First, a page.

Rocky Mountain Restoration

The Story Behind the Story

In 1981, Mark Nash ventured to the Wet Mountain Valley for the first time. Nash was an avid backpacker and nature photographer and was eager to explore the area. However, his first visit was cut short, and he promised himself he would return. After more than 40 years, Nash has been frequenting the Rocky Mountains of Colorado numerous times each year.

During his earlier journeys, Nash would backpack, day-hike and capture photographs of the mountains, cabins, barns, mine sites, cemeteries, and antiquated equipment. As Nash’s trips to Colorado became more frequent, he noticed that many of the homestead cabins and barns were falling apart. They were simply collapsing before his eyes.

An idea sprouted when Nash had a conversation with his sisters. They came up with a plan to create a television show to save many of these historic properties. As Nash researched one property, he became fascinated by the history of the property and the surrounding area. He found homestead claims, stories about the homesteaders and subsequent property owners from the current owners and others in the area. The stories that brought the people to the Rocky Mountains fascinated Nash, and the more he researched, the more he obsessed over the idea of a show focused on saving these vanishing pieces of western history.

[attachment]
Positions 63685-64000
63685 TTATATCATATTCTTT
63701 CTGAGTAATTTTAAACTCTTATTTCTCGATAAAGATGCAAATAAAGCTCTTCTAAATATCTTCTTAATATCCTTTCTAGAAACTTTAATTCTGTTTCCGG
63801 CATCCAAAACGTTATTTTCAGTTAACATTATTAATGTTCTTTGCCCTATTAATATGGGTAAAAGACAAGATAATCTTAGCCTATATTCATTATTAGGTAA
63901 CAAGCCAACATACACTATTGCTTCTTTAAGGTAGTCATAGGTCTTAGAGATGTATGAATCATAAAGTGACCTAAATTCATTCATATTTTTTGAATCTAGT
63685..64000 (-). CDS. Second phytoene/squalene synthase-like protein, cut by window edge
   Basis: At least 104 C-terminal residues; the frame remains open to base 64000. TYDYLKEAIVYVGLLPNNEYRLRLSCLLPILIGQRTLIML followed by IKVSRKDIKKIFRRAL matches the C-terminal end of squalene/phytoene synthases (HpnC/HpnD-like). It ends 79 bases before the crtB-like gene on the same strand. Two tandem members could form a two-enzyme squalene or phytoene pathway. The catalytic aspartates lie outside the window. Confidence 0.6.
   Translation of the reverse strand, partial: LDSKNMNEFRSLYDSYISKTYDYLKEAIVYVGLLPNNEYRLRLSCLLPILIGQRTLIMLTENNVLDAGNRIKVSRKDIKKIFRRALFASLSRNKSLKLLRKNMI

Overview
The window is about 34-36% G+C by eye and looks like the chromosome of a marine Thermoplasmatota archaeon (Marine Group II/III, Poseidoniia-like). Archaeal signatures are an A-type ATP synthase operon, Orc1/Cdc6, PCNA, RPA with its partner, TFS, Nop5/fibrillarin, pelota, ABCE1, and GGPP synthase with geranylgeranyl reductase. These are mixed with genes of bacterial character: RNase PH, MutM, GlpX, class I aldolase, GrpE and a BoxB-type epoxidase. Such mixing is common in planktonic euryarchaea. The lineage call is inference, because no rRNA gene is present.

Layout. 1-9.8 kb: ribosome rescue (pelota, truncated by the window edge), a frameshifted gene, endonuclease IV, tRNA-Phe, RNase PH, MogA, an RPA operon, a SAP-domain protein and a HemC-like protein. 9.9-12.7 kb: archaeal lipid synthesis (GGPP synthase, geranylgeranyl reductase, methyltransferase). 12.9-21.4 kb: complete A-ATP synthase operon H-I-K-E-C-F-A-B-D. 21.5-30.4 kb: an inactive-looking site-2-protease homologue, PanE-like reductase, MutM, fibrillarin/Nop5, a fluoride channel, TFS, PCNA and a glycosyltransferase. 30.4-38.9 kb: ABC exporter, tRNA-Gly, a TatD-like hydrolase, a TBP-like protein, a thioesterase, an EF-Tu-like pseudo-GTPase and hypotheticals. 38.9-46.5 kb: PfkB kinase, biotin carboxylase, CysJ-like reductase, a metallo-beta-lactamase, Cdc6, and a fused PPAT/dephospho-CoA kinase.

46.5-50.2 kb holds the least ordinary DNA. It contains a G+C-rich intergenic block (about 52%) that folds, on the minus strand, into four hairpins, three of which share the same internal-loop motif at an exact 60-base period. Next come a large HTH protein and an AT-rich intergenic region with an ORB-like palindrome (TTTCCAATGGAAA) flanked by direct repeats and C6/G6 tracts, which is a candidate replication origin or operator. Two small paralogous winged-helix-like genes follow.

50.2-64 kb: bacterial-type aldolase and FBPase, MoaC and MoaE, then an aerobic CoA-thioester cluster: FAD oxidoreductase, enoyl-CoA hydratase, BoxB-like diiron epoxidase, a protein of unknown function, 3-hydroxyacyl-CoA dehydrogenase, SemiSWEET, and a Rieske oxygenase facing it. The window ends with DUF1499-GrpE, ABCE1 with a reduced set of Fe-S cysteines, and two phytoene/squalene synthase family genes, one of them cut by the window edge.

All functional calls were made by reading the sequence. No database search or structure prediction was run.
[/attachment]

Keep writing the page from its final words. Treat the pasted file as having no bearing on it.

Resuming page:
Nash’s obsession about the history of the cabins started him on a journey. This journey has led Nash and a small team of like-minded individuals, one with personal experience restoring homestead farmhouses in eastern Colorado, to create Rocky Mountain Restoration.

The concept originated with “just another remodeling/home-renovation show” but quickly shifted to the idea of focusing on homestead cabins and other historic structures. After several more twists of fate, or “God Things” as the team calls them, it became obvious that this is truly a mission to save a part of western U.S. history that is often overlooked. Cabins, homes, barns, and other structures, all privately owned, are in dire need of restoration.

The long-term goal of Rocky Mountain Restoration is to create a funding source and a program to showcase the many pieces of western history that can become family legacies for future generations. Providing financial assistance, when necessary, combined with restoration expertise is what some of these property owners need. Other property owners just need a team of conservationists to show them the value in restoring what they already have. Either way, this process saves an historical structure and can extend, or create a new, legacy for the future.

Rocky Mountain Restoration can be the catalyst for these restoration projects; contributing the construction expertise, and can tell the story of the property. This story is not just a 30-second snippet of what the owners want, but is the history of the property; tales of our forefathers who risked their lives to carve out an existence and a future in the great Rocky Mountains of the west.  Our show is an opportunity to not only save a part of history, but to also create new family legacies that can be enjoyed for generations to come. Nash and his team invite everyone to join them on their journey, and perhaps have a little fun along the way.

William Stacy's homestead land patent
The first Stacy cabin

The Stacy Homestead Cabin - Pilot Project